Homes & Interiors

Why experts swear by milk for cleaning stone floors – and yes, it really works

No more crying over spilled milk, clean your flagstones with it instead say experts

Stone floor cleaning tip
(Image credit: Future / Polly Eltes)

If you prefer to use a natural cleaner, there is one rather surprising household commodity that can be used to clean stone floors. Milk. 

Architect and renovator Neil Mackay, used skimmed milk to clean the 18th-century flagstones in the Oxfordshire cottage he renovated. 'As I understand it, the casein in the milk forms a weak binder on the surface of the flagstones, giving them a slightly polished sheen, and keeping down dust,' he says. 

'It works best on smooth stones, with a fine, close surface texture. On a coarser stone the effect is a little different, and the stone will temporarily look darker.

'I just washed the floors with warm water and a stiff brush, then scrubbed them again with skimmed milk and let it dry. For a short while it smelled a little milky, but not unpleasantly so. Once it dried, the smell rapidly faded.'

Stone floor cleaning tip

(Image credit: Future / Polly Eltes)

How do you clean stone flooring with milk?

In its Caring for Old Floors technical notes, The Society for the Protection of Ancient Buildings (SPAB) says the use of sour (unpasteurized) milk to clean stone floors is mentioned in 19th-century household manuals. Applied sparingly with a rag, it 'can bring up a soft sheen and a degree of protection to the surface of fine-grained stone with an established patina'. However, SPAB warns against using milk to clean absorbent or damp stone as it may leave a stain. 

With all cleaning products, natural or not, it's best to check with your flooring provider and test on a small, unobtrusive area of the floor first.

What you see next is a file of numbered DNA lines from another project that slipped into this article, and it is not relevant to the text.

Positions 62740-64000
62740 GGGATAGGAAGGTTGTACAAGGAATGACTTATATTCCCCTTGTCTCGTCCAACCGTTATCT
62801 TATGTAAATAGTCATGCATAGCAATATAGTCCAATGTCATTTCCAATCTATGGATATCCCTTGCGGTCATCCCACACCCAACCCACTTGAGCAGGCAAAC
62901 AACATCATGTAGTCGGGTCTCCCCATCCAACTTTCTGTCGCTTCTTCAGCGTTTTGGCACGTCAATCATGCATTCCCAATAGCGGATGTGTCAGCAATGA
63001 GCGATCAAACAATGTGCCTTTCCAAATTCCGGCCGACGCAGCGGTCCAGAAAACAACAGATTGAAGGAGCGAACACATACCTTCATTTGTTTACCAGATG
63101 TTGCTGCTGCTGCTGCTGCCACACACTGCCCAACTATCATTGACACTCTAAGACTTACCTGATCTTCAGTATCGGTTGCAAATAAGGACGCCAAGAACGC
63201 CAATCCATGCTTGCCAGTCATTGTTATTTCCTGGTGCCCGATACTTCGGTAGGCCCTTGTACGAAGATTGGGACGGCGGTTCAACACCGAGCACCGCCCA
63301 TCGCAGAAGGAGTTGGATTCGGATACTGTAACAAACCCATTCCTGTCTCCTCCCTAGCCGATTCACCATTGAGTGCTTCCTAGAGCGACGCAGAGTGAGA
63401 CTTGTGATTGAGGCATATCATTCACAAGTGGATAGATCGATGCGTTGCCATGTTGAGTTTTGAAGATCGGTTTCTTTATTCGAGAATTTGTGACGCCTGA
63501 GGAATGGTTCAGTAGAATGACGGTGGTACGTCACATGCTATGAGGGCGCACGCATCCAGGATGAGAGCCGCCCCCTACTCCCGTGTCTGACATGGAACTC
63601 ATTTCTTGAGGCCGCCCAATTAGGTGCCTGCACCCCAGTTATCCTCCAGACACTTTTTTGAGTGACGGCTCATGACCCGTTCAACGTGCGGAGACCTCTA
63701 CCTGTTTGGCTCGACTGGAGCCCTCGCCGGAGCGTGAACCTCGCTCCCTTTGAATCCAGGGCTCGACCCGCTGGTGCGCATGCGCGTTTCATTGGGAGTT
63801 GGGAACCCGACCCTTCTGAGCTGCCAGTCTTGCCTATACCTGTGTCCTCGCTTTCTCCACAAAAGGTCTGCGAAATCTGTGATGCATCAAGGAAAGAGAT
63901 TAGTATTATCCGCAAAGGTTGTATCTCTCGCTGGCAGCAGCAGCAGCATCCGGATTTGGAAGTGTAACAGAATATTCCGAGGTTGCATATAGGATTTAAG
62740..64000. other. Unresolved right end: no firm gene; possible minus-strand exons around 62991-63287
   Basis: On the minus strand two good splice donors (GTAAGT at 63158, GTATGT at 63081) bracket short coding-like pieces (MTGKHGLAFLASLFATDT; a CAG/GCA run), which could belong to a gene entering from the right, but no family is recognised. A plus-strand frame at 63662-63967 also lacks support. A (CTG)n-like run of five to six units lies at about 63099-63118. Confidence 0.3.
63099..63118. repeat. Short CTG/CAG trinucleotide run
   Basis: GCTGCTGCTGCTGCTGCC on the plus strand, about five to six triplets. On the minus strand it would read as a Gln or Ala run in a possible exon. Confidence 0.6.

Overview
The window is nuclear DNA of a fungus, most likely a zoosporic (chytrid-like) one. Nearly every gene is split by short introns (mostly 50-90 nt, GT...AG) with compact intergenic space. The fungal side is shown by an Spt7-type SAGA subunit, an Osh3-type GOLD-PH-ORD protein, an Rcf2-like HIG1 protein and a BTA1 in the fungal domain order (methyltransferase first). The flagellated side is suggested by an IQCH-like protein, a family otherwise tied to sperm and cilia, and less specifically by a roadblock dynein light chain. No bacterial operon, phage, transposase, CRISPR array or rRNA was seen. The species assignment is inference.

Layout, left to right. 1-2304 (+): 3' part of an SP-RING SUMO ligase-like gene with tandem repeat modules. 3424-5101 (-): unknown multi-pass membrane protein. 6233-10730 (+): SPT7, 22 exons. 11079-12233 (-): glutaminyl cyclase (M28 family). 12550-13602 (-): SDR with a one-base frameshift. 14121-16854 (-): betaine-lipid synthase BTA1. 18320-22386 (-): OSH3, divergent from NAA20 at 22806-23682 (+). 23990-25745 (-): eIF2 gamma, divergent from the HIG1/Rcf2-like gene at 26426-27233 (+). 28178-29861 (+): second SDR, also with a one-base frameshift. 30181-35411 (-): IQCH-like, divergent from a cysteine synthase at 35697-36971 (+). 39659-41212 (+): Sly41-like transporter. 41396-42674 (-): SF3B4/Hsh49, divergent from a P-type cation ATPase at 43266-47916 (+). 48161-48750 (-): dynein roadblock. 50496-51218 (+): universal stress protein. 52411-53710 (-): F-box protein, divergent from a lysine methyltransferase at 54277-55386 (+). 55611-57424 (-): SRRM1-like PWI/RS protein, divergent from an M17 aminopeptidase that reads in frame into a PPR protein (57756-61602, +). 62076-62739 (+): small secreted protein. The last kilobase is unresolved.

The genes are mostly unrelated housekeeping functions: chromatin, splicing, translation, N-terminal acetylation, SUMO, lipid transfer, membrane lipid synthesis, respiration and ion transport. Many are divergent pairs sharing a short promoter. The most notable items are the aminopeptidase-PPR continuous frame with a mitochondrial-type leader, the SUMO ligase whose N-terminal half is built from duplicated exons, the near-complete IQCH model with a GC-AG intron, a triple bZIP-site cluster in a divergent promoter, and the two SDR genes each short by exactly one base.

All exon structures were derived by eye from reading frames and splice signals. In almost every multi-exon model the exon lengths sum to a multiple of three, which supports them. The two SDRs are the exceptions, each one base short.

See: Cleaning tips – our essential guide to keeping your home spotless

old flagstone passageway in an Elizabethan house

(Image credit: Malcolm Menzies)

'SPAB's technical notes specifically mention unpasteurized sour milk,' says architect Neil Mackay. 'As pasteurization can denature the milk proteins. But I used pasteurized milk with no problems - it's difficult to get it unpasteurized. I'm not sure why it would need to be soured, but I suspect that it may be for the acidity, which might act as a mild cleaning agent. 

'It may also be that it breaks down some of the fats and sugars in the milk, preventing them from becoming unpleasant later. Skimmed milk is used for a similar reason. Or it may be that it was just that nobody would have wanted to waste fresh milk, and prior to refrigeration there was always plenty of soured milk around.'

I'm the homes editor of Period Living magazine and an experienced writer on interiors and gardens. I've also moved house quite a few times – totting up 10 homes in 12 years during a particularly nomadic time in my life. I like to think that makes me quite the homes expert, or at least very experienced and with a clear idea of what I like and don't like in a home. 

I love visiting and writing about old houses for Homes & Gardens' sister magazine Period Living and working with photographers to capture all kinds of historic properties. It's inspiring to talk to people about their traditional homes and to hear the stories behind their furnishing and decorating choices. And by the time I've finished an interview with a homeowner I've always got a handful of new ideas to try in my own house, as well as plenty of good stories for the magazine. It's the perfect work-life balance.